Diane’s Country Music Newsletter — 27 September 2017

We remember Marty Robbins on September 26, the 92nd anniversary of his birth.

My first memory of Garth Brooks is 1990. When I moved to Jacksonville, Florida, from Guam, the radio airwaves and nightclubs were filled with the sounds of his wonderful music. I bought his first two CDs, Garth Brooks and No Fences. The songs on them are still as familiar as 27 years ago. Some of his music since then I haven’t cared for, but if you want to attract the size of crowds he attracts, you have to cover a wide variety. It seems he always has another “Beaches of Cheyenne” in the wings, to counteract the non-country stuff. I’ve consistently admired him for trying so hard to fight scalpers and keep his tickets affordable. He could easily increase his bottom line by charging more than $78. He impresses me as a humble person who truly appreciates his fans.

With all the blurbs I’ve posted about the Garth Brooks World Tour in the past three years, I never dreamed I’d one day be vying to buy tickets myself. The news that he was coming to Sioux Falls thrilled me as much as it did thousands of others. My tickets were for opening night on Friday, which was the first show added after the initial Saturday show sold out.

The Denny Sanford Premier Center did a great job of preparing for the onslaught of people. I left my house at 6 pm to drive to the fairgrounds to catch the free shuttle. I boarded the shuttle at 6:15 and was in the lobby by 6:30. It was wall-to-wall people, shuffling slowly forward. We moved through the security booths, and I wondered where the ticket takers were in the crowd. They appeared, standing with wands to zap our ticket bar codes as we walked past and headed up the escalators (or stairs, in my case). Then through the crowds and halfway around the building to Section 114. By 7:50, I was in my seat.

Mitch Rossell opened the show and sang for 20 minutes. Garth later did a song he’d written, “Ask Me How I Know.” Then came Karyn Rochelle and her band, for another 20 minutes. Then came intermission to allow time for beer sales; there was no band setup. The announcer said, “We only have one rule. Don’t stand on your chairs. But you are welcome to stand.” He started a countdown and by 30 seconds, everyone was standing and yelling. With all the lights flashing on stage, it was hard to figure out what was happening. When Garth finally appeared at 8:20, he came out of a large blue Christmas tree globe. Actually, it was the drummer’s cage.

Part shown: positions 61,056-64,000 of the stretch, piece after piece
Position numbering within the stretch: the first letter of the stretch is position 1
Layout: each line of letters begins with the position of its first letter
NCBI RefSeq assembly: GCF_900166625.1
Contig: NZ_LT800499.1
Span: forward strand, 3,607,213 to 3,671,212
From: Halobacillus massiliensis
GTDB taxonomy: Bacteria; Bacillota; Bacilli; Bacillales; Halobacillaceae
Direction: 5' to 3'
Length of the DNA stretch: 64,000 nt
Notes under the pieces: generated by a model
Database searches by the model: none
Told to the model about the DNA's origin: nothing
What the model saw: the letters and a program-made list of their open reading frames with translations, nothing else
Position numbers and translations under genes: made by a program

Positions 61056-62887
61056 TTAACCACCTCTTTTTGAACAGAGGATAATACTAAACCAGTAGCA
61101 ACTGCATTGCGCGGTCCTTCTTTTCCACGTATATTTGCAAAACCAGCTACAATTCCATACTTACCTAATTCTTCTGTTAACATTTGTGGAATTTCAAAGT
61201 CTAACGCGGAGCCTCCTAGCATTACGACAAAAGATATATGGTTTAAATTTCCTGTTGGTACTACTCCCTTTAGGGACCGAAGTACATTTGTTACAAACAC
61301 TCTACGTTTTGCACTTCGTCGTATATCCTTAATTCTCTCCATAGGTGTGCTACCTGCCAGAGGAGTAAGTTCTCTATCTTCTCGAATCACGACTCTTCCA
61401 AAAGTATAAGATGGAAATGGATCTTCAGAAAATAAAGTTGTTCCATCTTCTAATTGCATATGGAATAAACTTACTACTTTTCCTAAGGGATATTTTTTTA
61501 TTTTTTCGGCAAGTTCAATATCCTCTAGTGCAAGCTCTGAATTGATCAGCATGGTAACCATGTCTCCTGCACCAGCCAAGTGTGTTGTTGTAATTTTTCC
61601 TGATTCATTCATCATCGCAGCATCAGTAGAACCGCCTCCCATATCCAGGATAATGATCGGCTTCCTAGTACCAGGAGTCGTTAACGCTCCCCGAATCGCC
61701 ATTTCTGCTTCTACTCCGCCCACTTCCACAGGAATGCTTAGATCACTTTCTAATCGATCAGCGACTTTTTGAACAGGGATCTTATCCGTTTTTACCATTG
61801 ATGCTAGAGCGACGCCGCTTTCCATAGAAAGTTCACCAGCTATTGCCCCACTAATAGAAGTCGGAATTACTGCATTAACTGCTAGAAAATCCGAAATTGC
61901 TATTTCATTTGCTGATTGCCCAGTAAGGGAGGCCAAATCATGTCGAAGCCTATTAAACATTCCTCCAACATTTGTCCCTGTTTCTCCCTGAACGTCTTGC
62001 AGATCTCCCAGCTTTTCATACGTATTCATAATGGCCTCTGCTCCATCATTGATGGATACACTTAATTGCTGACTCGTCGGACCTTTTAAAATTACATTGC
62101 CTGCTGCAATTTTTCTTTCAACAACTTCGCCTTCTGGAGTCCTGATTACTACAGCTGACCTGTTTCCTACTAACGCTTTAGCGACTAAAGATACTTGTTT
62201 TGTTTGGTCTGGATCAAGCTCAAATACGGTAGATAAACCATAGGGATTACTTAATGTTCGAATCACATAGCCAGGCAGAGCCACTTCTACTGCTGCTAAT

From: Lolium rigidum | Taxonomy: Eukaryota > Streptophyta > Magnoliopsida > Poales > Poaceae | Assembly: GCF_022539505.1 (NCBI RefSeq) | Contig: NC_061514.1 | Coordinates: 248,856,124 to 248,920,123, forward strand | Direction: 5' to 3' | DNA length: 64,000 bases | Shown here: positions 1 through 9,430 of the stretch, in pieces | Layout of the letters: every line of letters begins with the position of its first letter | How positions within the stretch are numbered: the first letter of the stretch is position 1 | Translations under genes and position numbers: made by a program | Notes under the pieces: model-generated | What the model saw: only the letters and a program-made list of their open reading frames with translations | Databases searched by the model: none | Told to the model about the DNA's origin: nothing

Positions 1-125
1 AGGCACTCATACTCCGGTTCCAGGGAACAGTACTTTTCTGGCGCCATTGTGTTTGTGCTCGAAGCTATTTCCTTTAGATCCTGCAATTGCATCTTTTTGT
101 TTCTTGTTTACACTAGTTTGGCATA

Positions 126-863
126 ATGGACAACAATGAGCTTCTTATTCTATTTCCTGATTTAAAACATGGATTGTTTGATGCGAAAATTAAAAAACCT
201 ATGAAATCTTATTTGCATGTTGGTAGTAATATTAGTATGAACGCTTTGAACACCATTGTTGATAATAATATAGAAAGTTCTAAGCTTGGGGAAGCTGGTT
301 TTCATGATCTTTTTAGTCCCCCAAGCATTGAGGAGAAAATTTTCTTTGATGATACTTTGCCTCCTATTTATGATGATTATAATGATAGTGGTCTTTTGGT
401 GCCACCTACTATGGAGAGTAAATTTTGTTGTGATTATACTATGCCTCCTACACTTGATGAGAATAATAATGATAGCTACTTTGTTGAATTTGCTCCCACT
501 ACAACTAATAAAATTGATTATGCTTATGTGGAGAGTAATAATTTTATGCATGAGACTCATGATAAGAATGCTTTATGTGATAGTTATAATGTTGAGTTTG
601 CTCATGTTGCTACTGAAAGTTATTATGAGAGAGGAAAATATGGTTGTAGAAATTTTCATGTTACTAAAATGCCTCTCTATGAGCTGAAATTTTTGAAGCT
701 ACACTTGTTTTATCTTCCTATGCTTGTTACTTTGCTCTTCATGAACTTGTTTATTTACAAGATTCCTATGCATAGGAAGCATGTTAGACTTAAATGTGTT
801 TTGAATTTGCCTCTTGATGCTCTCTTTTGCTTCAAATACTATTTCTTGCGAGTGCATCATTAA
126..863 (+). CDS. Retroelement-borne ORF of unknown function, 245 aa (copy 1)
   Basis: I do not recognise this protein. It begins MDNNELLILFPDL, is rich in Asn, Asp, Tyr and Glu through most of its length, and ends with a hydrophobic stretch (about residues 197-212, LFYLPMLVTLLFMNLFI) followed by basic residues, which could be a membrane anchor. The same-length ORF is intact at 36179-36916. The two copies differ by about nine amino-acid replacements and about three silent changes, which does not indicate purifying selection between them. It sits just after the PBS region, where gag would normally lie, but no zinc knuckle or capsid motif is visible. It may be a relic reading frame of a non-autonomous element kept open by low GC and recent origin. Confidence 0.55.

Garth kicked off with a newer song, “Baby, Let’s Lay Down and Dance,” followed by “Rodeo” and “Two Of a Kind (Workin’ On a Full House).” He told us, “This won’t be the first time I’ll remind you this is opening night.” He expressed amazement that there were nine sold-out shows in Sioux Falls. My favorite parts were when he walked around with his guitar, such as during “Unanswered Prayers,” instead of running and the band blasting.

He always acted blown away whenever the crowd sang the lyrics–as if he hadn’t seen that before! He held contests to see which section could yell the loudest when he pointed at them. He often just stood and basked in the cheering, shaking his head in supposed amazement at the adulation. He’s a master showman who knows how to control his audience. Most of the crowd stood for the entire show. I sat down after about an hour.

When Garth started singing “In Another’s Eyes” at 9:15, Trisha Yearwood appeared and they sang together. Then Garth disappeared, and she did a 20-minute show. She introduced her “Wall of Sound” backup singers, Karyn Rochelle and lead player Johnny Garcia. She said they had been with her for over 20 years. When she disappeared and Garth returned at 9:40, he completed the introductions. Vicki Hampton and Robert Bailey were part of the “Wall of Sound” vocals. Garth called Jimmy Mattingly his “rookie,” with 23 years on fiddle and guitar. Bruce Bouton played steel, Mark Greenwood was on bass, Mike Palmer on drums, and Dave Gant the band leader. Garth said Trisha was his first ever opening act, and he had been the first headliner she opened for. They’ve been working together since the early 1990s, and they combined their bands. Garth said, “There’s one person here who has been to more Garth Brooks concerts than anyone–me.”